Lieutenant Colonel Bart McLennan, D.S.O. †
42nd (Royal Highlanders of Canada) Battalion
His death is an irreparable loss, not only to the Battalion, which he loved, and for which he rendered such brilliant and devoted service, but also to the Brigade and Division. All ranks who had the privilege of serving under his command had learned to love him as a friend and counsellor, and to admire him as a brilliant and gallant soldier and gentleman.
(42nd Bn. War Diary, 3 Aug 1918, 4)
Bartlett McLennan succeeded Major S.C. Norsworthy as commander of the 42nd Battalion on 6 April 1917. Born on 10 November 1868, McLennan was a graduate of the Royal Military College and president of the Montreal Transportation Company. He advanced philanthropic initiatives in the city and promoted amateur sports as a means of social progress. An enthusiastic sportsman, McLennan was an accomplished equestrian, hunter and polo player.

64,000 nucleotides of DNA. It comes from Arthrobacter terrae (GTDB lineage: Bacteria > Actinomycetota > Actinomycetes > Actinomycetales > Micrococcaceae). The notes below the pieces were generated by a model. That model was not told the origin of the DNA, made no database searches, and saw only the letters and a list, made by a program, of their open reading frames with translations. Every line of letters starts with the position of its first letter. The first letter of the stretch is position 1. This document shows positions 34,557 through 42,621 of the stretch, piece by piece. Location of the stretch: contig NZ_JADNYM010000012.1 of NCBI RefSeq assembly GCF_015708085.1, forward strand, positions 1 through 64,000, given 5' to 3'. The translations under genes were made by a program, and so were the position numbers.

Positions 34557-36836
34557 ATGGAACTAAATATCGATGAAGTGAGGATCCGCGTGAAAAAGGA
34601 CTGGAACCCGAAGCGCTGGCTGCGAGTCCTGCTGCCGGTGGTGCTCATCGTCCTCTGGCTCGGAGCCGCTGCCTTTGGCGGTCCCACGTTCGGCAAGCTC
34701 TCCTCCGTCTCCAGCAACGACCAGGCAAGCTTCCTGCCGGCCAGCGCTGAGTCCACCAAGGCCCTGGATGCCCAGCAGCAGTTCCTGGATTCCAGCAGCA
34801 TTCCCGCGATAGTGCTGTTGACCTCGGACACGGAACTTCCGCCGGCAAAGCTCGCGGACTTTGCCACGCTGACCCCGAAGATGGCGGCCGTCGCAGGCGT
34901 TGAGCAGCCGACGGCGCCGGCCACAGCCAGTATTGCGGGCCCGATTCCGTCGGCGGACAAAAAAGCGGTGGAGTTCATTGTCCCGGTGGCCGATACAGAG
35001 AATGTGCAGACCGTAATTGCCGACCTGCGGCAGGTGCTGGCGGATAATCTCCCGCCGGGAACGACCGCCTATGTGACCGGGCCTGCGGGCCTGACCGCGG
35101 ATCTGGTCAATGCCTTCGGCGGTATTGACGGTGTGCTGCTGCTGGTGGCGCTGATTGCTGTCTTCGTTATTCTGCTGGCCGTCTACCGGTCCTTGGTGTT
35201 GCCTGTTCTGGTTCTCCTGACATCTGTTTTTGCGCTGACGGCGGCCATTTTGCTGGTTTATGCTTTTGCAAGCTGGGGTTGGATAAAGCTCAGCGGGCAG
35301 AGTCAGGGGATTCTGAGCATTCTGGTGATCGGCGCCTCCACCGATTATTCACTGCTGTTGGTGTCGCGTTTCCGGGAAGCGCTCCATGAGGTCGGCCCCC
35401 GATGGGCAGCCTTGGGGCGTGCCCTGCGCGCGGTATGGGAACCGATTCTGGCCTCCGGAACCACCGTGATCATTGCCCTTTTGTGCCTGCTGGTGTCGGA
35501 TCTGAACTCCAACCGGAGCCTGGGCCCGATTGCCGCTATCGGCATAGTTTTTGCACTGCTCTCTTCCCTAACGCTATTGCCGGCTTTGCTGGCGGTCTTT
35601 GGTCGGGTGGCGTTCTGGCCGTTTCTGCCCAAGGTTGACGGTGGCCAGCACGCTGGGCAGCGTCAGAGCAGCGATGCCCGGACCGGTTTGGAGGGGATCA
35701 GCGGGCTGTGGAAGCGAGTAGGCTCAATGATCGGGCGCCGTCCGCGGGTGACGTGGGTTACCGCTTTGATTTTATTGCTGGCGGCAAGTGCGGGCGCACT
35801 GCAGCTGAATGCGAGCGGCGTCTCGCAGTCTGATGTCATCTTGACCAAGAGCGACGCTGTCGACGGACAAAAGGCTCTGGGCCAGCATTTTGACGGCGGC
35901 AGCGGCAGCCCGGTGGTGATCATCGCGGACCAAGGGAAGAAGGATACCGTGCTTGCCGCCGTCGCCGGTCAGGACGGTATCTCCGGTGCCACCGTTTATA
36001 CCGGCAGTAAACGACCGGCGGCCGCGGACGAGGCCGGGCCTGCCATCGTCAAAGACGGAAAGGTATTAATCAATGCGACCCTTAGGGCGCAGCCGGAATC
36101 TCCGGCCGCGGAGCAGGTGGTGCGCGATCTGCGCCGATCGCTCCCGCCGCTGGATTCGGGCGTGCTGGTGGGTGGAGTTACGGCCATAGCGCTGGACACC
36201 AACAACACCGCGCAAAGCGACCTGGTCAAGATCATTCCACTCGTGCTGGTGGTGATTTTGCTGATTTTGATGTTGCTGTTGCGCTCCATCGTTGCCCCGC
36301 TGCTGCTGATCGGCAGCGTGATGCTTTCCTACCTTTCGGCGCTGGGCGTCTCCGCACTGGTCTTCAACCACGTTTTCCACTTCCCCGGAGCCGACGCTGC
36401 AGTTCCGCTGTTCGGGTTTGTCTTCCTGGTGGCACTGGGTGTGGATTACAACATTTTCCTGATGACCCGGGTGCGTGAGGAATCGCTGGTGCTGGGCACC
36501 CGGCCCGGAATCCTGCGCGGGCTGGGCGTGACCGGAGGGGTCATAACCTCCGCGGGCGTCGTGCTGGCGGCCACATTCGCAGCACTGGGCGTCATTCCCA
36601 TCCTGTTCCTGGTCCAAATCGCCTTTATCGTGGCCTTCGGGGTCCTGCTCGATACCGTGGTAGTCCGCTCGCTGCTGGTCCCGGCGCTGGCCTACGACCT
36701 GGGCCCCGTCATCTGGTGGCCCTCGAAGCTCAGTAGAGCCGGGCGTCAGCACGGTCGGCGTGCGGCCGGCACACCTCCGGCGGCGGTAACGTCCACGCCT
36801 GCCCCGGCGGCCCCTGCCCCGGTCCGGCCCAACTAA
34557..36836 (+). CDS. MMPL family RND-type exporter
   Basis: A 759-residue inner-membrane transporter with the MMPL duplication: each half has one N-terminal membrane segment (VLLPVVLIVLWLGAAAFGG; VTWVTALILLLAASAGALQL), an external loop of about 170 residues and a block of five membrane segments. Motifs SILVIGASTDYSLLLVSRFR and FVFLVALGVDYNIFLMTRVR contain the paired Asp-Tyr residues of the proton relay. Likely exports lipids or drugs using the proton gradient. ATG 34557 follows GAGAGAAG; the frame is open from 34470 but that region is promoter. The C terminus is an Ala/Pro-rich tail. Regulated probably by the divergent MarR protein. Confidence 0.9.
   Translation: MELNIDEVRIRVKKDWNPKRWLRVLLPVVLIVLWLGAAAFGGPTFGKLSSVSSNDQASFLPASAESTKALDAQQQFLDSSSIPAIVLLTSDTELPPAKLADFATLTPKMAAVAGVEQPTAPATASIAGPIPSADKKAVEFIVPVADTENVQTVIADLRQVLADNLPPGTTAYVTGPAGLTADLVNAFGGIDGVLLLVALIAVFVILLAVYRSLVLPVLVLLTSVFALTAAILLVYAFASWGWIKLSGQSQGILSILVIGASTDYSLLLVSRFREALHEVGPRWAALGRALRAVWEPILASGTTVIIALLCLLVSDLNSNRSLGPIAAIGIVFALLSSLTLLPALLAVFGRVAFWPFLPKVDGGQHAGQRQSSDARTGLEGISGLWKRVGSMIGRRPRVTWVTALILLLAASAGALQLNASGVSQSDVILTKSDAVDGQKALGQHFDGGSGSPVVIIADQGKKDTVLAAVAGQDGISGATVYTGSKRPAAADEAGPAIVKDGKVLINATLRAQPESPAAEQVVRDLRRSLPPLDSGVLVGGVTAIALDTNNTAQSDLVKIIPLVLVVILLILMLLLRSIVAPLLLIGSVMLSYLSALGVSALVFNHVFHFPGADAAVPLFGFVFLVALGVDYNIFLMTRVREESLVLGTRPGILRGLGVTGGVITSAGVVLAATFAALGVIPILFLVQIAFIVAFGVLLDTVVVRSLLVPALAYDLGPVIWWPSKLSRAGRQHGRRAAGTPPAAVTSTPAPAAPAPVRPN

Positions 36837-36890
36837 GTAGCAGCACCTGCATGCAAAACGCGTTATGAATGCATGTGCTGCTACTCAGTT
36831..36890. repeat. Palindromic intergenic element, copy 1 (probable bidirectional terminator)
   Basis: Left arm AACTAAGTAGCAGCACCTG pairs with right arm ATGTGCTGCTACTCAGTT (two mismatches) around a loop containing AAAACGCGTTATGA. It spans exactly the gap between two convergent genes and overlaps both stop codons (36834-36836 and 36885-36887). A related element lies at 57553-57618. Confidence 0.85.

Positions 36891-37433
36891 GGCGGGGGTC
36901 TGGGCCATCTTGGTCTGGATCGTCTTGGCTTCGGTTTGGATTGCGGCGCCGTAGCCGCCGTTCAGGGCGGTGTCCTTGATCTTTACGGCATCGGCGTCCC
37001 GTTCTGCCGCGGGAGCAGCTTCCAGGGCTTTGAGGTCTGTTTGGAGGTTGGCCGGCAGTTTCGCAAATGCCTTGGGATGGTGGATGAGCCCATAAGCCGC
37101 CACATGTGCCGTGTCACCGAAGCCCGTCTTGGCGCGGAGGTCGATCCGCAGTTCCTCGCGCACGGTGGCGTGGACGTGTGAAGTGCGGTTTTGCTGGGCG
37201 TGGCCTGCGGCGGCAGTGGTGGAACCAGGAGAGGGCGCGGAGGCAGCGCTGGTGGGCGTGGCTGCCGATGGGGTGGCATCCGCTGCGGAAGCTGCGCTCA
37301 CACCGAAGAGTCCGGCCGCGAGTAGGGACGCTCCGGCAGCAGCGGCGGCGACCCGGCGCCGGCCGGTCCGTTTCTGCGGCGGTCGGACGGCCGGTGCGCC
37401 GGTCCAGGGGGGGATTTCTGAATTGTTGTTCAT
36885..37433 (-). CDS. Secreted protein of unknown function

He enlisted as a junior major with the 42nd in May 1915. When the battalion deployed to France in October 1915, he served as second-in-command. After suffering serious injuries due to his horse falling on him, McLennan was invalided to England in July 1916. He returned just before the battle of Vimy Ridge to take command of the 42nd.
McLennan continued to lead his men over the next sixteen-months until his death on 3 August 1918. While on a reconnaissance mission in a forward area, he was fatally wounded when struck by an enemy shell. The next day, battalion officers held a funeral for their fallen commander at Longueau Cemetery. Corp Commander General Arthur Currie, who attended the service, remarked, “He was a fine gentleman, and one of the best officers I had. It was typical of him that his last words were ‘thank you’ to the one who gave him a drink of water as he lay wounded.”
McLennan was replaced by Major R. L. H. Ewing, who remained in command of the 42nd until demobilization.